As many of you have heard, in November, our Bishop, Rob O’Neill, announced his plans to retire in 2018. In his announcement he called for the election of a new Bishop for the Diocese of Colorado at the annual Diocesan Convention in late October. The election of a new Bishop is always an important time in the life of an Episcopal Diocese since the Bishop sets the tone and the direction for the mission of the Diocese for at least the next decade. (See the article in this issue inviting parishioners to a special meeting to provide in-put for the Bishop search process.)
What I have most appreciated about Bishop Rob’s ministry over the past twelve years that I have been at Good Shepherd has been his spiritual leadership. Rob is a man of deep prayer who has made spiritual formation the focus of much of his work. I was privileged to be asked to serve on a Faith Formation Task Force chaired by the Bishop in 2016 so I had a good opportunity to experience his commitment to shape a vision of spiritual growth and faith formation for Episcopalians in Colorado.
Rob has also devoted much of his time and effort to the challenge of creating a quality Camp and Conference Center at Cathedral Ridge near Woodland Park. Many Good Shepherd parishioners – adults, youth and children alike – have witnessed the beauty of Cathedral Ridge. Our Vestry has met there several times for our annual planning retreats, and our youth and children have gathered there regularly for youth conferences and summer camp programs. Although, the work of fundraising and developing Cathedral Ridge is still in its early stages, Rob has articulated a wonderful vision for this facility, not only as an excellent location for adult conferences and summer camps for children, but also as a training ground for young leaders in the church, and I hope his successor will be able to bring this vision to completion in the coming years.
The challenge for the new bishop and for the Diocese in the coming years will be raising the kind of money it takes to both develop and sustain a new diocesan camp and conference center in a time when, increasingly, families are looking elsewhere, other than the Church, for quality camp experiences. Around the Episcopal Church, most successful camp and conference centers have survived and thrived, not only because, over the years, they have built up substantial endowments, but because they have figured out how to operate as year-round conference facilities for a wide variety of non-church related groups. Two notable examples of this model are the Kanuga Conference Center in North Carolina and Camp Allen in the Diocese of Texas.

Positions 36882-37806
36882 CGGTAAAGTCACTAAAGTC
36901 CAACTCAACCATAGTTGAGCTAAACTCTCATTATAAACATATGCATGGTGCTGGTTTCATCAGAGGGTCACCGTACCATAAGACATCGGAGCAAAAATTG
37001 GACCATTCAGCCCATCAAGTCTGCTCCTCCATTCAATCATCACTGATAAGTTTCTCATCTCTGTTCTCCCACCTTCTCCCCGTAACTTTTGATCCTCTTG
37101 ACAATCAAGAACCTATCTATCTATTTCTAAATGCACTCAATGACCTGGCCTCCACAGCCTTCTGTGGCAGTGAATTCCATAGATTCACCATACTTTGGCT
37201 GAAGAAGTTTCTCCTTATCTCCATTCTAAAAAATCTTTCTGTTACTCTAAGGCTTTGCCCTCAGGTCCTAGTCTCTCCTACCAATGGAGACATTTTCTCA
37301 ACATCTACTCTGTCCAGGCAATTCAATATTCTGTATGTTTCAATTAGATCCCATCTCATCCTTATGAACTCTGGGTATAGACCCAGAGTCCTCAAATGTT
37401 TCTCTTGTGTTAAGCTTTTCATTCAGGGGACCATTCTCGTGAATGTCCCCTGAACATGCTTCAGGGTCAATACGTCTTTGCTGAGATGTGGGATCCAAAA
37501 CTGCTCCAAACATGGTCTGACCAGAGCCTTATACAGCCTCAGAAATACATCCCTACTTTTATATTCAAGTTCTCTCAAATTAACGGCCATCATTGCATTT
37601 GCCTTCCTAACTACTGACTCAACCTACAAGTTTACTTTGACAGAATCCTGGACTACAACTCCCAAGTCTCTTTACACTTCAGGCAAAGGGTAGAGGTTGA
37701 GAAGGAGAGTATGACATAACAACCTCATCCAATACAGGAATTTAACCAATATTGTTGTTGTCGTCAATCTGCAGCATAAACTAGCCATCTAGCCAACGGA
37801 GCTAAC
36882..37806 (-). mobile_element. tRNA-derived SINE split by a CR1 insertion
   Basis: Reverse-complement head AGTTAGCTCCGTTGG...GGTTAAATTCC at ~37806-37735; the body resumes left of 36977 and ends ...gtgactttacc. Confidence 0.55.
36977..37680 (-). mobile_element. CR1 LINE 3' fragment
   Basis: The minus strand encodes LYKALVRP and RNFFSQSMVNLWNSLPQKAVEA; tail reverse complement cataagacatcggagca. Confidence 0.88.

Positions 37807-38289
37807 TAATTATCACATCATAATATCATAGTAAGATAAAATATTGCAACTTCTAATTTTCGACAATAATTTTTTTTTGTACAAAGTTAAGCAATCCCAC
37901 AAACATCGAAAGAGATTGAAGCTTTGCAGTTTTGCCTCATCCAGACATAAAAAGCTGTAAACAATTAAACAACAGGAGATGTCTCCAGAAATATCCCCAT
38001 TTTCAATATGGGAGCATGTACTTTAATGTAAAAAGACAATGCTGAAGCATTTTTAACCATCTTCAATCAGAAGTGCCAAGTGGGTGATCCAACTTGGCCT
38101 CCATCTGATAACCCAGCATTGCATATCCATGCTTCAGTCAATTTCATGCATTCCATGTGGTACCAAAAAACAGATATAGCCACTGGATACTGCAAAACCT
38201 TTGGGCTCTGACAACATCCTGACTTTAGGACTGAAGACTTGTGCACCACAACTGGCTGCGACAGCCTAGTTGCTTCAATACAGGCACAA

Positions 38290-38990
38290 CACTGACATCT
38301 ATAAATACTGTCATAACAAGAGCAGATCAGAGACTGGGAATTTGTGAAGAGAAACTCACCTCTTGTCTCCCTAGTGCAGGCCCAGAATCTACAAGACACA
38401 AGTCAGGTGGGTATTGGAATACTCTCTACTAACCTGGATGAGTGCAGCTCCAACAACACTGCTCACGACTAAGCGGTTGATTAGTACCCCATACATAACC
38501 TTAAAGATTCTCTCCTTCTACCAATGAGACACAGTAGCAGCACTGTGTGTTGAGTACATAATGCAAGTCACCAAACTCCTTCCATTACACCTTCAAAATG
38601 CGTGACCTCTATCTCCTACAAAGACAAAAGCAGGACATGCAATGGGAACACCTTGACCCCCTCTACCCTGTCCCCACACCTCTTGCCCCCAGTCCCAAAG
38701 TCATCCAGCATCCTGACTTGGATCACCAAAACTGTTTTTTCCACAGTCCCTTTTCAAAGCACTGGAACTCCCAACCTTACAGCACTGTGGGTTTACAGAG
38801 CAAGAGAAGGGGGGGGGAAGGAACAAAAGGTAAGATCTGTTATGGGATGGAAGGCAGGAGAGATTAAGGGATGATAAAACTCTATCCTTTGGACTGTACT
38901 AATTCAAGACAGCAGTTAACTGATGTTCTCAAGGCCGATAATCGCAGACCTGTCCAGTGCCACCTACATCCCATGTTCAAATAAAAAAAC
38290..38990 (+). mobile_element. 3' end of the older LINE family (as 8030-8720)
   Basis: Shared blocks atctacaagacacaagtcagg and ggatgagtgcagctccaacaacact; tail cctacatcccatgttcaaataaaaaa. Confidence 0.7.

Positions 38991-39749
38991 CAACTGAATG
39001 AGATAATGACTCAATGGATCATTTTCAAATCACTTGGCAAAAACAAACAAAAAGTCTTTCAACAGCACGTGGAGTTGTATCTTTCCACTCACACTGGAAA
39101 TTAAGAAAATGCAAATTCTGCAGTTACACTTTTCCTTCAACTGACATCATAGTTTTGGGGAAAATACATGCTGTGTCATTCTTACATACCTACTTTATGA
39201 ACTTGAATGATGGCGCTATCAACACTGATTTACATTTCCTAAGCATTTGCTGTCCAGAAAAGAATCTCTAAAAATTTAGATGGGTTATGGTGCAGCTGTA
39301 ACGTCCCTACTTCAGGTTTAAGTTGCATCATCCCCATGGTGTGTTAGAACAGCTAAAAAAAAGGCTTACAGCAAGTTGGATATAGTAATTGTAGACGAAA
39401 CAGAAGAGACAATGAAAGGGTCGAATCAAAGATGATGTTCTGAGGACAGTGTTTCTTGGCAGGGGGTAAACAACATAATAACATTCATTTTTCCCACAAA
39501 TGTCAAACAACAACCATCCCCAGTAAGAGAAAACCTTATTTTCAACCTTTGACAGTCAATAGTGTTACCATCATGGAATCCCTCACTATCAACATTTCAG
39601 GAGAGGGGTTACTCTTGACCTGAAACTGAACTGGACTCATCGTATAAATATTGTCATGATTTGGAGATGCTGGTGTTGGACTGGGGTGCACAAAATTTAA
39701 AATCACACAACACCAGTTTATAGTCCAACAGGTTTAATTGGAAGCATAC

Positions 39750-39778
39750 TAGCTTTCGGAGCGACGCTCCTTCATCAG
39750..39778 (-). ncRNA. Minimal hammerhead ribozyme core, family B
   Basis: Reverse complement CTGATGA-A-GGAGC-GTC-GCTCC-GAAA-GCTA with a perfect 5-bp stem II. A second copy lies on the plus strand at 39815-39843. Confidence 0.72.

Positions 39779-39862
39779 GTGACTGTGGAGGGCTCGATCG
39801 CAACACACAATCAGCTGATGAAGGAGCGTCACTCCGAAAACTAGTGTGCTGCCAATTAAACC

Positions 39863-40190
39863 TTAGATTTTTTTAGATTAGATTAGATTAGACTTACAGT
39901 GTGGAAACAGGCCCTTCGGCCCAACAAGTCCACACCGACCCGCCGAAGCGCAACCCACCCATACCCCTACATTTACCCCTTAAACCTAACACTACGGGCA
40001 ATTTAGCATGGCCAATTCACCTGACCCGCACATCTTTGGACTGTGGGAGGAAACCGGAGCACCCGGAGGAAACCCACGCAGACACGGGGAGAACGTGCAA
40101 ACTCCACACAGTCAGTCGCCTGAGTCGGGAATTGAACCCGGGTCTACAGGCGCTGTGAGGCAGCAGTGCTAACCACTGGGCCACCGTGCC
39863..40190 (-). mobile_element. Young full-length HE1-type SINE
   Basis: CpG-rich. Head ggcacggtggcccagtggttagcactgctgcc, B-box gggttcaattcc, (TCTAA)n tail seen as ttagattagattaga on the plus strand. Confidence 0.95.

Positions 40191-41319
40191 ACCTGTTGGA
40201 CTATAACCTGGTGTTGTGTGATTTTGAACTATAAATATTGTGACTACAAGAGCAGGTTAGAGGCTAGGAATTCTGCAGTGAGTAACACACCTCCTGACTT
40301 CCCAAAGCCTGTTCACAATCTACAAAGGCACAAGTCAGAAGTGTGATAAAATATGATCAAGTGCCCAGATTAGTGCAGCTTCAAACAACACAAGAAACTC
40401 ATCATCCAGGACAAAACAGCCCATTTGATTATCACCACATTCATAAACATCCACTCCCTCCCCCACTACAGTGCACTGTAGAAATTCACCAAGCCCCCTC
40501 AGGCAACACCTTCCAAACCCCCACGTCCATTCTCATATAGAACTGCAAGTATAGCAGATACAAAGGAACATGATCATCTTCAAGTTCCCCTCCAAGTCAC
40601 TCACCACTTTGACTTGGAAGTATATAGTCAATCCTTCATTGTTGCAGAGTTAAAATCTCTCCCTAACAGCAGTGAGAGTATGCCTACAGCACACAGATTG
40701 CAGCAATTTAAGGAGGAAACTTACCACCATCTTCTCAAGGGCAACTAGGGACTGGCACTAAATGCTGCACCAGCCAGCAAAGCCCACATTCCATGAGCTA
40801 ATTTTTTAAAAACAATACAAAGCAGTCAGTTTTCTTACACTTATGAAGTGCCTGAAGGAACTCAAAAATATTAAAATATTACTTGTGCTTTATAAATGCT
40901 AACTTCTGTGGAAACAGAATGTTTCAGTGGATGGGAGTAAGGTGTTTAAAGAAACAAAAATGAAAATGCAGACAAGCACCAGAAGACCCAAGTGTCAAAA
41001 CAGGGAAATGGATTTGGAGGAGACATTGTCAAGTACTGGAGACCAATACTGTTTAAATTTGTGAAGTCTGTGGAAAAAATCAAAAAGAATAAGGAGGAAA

On a related topic, as your Vestry looks to the New Year, we are wondering how mid-size parishes like Good Shepherd can sustain themselves in light of the fact that annual Sunday worship attendance continues to decline, and with this drop in attendance comes a decline in the number of pledging units that support our annual budget. As you know from reading summary reports of our 2018 Stewardship Campaign, in 2017 some 25 families or individuals either moved out of town or out of state, leaving us with a huge financial gap that will probably not be filled by the 20 or so new pledges that we will receive by mid-January. In the recent past we have experienced this kind of gap, but never one as large as the one we are experiencing this year.
These developments are going to challenge the Vestry when it meets for its planning retreat in February to begin to start thinking about how Good Shepherd can adapt to what I call “the new reality.” The new reality is the fact that churches like ours will, for the foreseeable future, need to figure out how to live with fewer financial resources and how to adjust our vision of ministry to reflect the fact that we may have fewer paid staff members and fewer resources to support church programs. I believe that this is an issue that will no longer be able to be resolved by short-term efforts such as supplementary pledge campaigns or fundraising projects.
Some have titled this period in church history as a “500-year rummage sale,” when, just as occurred in the early 16th century and the mid-11th century, many time-tested and valued practices in the church are being abandoned or exchanged for new models of how to be “church.”
If you care about the future of churches like Good Shepherd, this is a good time to step up and participate when the church gathers to discuss the future, such as at our Annual Parish Meeting on January 28, or the Regional meeting on January 13 when parishioners are invited to provide input about the upcoming Bishop search process. At Good Shepherd, we have a great 40-year heritage and some wonderful ministries going on – ministries that engage and serve the world outside our doors. So take some time in the New Year to reflect on how you can contribute to continue to make the church a vital and vibrant place to do God’s work.
Yours in Christ,